Patient with Scleroderma-Related Hand Dysfunction Initiates Cytori’s SCLERADEC-II Trial
Cytori Therapeutics, Inc., a company focused on therapeutics and devices in the field of regenerative medicine, recently reported it has enrolled and administered treatment to the first patient in its ongoing SCLERADEC-II trial, a late phase, follow-on European study that aims to evaluate the efficacy and safety profile of Cytori Cell Therapy in patients with scleroderma-related hand affectations.
Cytori Cell Therapy is based on the injection of a clinical-grade preparation of the patient’s own cells (autologous cells) in order to repair the damaged tissue. The therapy is thought to act mainly by inducing an improvement in blood flow, modulating the immune system, and easing wound repair.
The study was designed as a multicenter, double-blind, placebo-controlled study involving a single dose of Cytori Cell Therapy (ECCS-50). SCLERADEC-II will be enrolling as many as 40 patients with scleroderma. Participants will be randomized to receive either the cell therapy or a placebo. The study’s primary endpoint will be measured using the Cochin Hand Function Score after 3 months of treatment, while secondary endpoints will be evaluated using Raynaud’s Condition Score, SHAQ, Pain, modified Rodnan Skin Score, capillaroscopy and functional hand assessment.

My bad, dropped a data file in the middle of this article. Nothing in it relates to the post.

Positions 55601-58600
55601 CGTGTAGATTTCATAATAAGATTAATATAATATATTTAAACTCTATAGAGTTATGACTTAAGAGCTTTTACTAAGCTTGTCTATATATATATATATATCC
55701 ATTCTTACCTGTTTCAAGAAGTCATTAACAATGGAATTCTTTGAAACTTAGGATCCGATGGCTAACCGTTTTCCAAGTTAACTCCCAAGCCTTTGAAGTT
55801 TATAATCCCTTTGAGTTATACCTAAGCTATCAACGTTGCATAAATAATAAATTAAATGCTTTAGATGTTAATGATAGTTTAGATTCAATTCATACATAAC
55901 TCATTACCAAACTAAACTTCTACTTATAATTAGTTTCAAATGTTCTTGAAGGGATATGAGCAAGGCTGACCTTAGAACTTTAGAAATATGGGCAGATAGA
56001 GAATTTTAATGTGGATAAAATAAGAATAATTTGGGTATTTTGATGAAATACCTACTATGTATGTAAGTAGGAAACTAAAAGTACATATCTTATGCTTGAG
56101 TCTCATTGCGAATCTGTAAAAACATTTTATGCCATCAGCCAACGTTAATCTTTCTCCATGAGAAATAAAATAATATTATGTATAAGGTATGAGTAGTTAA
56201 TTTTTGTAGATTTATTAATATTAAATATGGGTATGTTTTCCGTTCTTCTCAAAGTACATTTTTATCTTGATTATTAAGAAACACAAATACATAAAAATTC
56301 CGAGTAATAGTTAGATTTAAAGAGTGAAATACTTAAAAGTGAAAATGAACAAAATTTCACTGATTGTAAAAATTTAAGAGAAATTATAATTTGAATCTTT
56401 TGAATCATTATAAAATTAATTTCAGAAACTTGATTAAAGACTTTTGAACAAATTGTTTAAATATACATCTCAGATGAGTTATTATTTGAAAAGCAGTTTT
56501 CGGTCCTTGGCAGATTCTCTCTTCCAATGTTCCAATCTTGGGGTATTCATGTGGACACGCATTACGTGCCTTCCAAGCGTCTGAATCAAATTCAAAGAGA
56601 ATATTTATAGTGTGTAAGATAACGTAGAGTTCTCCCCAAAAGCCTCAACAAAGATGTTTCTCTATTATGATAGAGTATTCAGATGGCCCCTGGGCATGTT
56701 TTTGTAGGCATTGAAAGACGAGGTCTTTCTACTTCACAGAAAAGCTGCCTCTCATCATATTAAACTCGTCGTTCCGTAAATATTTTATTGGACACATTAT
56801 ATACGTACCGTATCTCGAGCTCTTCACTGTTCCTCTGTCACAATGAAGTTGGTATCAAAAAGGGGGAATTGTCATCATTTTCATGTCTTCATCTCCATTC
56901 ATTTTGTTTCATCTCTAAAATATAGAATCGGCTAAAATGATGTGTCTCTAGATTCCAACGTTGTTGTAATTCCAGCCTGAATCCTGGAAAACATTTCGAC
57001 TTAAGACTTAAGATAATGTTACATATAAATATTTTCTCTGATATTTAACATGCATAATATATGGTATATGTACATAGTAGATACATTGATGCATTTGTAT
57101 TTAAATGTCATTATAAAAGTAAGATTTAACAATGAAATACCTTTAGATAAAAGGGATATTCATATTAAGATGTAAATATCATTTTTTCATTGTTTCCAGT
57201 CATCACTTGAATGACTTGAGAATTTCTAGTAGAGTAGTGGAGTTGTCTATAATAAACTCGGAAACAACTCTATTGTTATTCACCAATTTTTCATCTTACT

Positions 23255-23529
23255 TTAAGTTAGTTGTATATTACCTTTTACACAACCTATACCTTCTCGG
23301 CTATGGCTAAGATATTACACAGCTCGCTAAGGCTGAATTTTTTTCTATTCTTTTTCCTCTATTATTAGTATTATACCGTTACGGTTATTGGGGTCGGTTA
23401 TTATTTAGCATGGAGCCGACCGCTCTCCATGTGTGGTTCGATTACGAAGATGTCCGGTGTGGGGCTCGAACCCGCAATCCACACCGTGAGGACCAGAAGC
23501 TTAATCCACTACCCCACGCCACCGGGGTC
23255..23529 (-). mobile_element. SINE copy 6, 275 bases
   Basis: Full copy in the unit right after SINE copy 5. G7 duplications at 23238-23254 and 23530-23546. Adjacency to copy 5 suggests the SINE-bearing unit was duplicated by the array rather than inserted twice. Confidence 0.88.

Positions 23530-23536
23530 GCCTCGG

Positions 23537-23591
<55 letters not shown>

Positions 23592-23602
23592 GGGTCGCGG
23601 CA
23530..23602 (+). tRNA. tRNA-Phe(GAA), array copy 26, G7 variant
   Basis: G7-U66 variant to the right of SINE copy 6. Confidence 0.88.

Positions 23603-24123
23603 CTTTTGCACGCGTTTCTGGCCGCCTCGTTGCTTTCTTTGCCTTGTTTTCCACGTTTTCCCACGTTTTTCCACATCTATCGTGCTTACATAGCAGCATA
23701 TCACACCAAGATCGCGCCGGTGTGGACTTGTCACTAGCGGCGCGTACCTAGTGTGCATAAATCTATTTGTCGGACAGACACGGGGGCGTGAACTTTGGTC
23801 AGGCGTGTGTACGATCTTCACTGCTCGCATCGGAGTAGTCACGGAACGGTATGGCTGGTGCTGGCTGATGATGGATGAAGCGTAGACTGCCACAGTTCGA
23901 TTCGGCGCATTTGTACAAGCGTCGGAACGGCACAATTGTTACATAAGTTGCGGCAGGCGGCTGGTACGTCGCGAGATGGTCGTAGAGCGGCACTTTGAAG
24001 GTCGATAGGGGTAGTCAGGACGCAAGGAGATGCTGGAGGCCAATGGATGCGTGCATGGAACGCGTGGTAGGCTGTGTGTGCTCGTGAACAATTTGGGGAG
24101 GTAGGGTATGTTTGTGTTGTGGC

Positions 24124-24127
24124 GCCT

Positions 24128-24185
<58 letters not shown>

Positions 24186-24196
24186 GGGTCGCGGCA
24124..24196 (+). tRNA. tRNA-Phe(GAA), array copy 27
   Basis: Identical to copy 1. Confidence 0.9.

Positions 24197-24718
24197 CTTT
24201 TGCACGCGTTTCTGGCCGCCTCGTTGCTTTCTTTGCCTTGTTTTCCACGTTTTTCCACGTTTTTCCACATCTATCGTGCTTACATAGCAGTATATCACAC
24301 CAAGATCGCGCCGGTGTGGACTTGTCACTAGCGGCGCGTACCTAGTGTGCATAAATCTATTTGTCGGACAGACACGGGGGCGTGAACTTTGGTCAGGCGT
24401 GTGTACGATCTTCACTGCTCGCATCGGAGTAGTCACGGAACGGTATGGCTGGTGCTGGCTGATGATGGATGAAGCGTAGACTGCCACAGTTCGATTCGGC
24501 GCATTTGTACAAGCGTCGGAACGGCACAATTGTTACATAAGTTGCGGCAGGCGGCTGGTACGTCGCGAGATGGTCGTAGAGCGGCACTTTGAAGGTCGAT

At 6 months, those receiving a placebo will have the option to be reassigned to the active arm of the study and receive their cryopreserved cells. If the SCLERADEC-II clinical trial is successful, Cytori will use the findings to support the application for European marketing approval of Cytori Cell Therapy for scleroderma-related hand dysfunction, which was previously designated as an orphan medicinal product by the European Commission.
“The sustained safety and benefit across a number of concordant endpoints in patients that received cell therapy in the SCLERADEC-I trial after 12 months of follow-up was very encouraging. This suggests the possibility that Cytori Cell Therapy may be a useful therapeutic option for patients who suffer from scleroderma,” said in a press release Dr. Brigitte Granel, from North Hospital, Assistance Publique Hôpitaux de Marseille and the Principal Investigator on both the SCLERADEC I and SCLERADEC II trials, conducted by Marseille University Hospital. “We are hopeful that SCLERADEC II will substantiate these findings and help support product approval in Europe.”
The SCLERADEC-II study is also enrolling patients in the United States under the STAR trial, which aims to treat 80 patients in a randomized, double-blind, placebo-controlled, single-dose trial of ECCS-50. Those interested to learn more about the STAR trial can click here. Details on SCLERADEC-II can be viewed through clinicaltrials.gov using identifier NCT02558543.